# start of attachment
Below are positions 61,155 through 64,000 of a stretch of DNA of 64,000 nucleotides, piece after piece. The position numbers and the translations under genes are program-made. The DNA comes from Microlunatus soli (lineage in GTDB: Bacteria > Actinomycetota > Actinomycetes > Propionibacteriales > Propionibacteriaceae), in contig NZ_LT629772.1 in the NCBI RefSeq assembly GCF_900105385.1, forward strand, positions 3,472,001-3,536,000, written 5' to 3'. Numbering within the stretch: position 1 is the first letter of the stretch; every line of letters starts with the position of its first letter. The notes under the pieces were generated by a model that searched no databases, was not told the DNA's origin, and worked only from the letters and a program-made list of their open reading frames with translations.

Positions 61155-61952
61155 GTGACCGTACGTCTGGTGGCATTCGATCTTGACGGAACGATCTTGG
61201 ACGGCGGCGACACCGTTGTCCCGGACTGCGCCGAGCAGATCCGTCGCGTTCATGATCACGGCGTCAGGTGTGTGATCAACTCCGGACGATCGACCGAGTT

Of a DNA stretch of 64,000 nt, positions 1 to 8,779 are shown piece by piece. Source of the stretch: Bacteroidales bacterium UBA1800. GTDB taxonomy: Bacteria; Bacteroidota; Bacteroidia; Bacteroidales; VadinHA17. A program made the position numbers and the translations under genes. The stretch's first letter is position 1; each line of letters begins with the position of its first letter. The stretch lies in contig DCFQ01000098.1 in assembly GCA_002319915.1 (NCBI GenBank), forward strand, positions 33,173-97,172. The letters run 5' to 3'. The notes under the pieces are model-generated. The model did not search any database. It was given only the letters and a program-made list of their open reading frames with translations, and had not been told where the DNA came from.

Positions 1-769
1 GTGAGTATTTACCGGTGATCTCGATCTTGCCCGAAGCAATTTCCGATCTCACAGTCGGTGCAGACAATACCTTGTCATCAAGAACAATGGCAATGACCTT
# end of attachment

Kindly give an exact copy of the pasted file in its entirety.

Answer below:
Below are positions 61,155 through 64,000 of a stretch of DNA of 64,000 nucleotides, piece after piece. The position numbers and the translations under genes are program-made. The DNA comes from Microlunatus soli (lineage in GTDB: Bacteria > Actinomycetota > Actinomycetes > Propionibacteriales > Propionibacteriaceae), in contig NZ_LT629772.1 in the NCBI RefSeq assembly GCF_900105385.1, forward strand, positions 3,472,001-3,536,000, written 5' to 3'. Numbering within the stretch: position 1 is the first letter of the stretch; every line of letters starts with the position of its first letter. The notes under the pieces were generated by a model that searched no databases, was not told the DNA's origin, and worked only from the letters and a program-made list of their open reading frames with translations.

Positions 61155-61952
61155 GTGACCGTACGTCTGGTGGCATTCGATCTTGACGGAACGATCTTGG
61201 ACGGCGGCGACACCGTTGTCCCGGACTGCGCCGAGCAGATCCGTCGCGTTCATGATCACGGCGTCAGGTGTGTGATCAACTCCGGACGATCGACCGAGTT

Of a DNA stretch of 64,000 nt, positions 1 to 8,779 are shown piece by piece. Source of the stretch: Bacteroidales bacterium UBA1800. GTDB taxonomy: Bacteria; Bacteroidota; Bacteroidia; Bacteroidales; VadinHA17. A program made the position numbers and the translations under genes. The stretch's first letter is position 1; each line of letters begins with the position of its first letter. The stretch lies in contig DCFQ01000098.1 in assembly GCA_002319915.1 (NCBI GenBank), forward strand, positions 33,173-97,172. The letters run 5' to 3'. The notes under the pieces are model-generated. The model did not search any database. It was given only the letters and a program-made list of their open reading frames with translations, and had not been told where the DNA came from.

Positions 1-769
1 GTGAGTATTTACCGGTGATCTCGATCTTGCCCGAAGCAATTTCCGATCTCACAGTCGGTGCAGACAATACCTTGTCATCAAGAACAATGGCAATGACCTT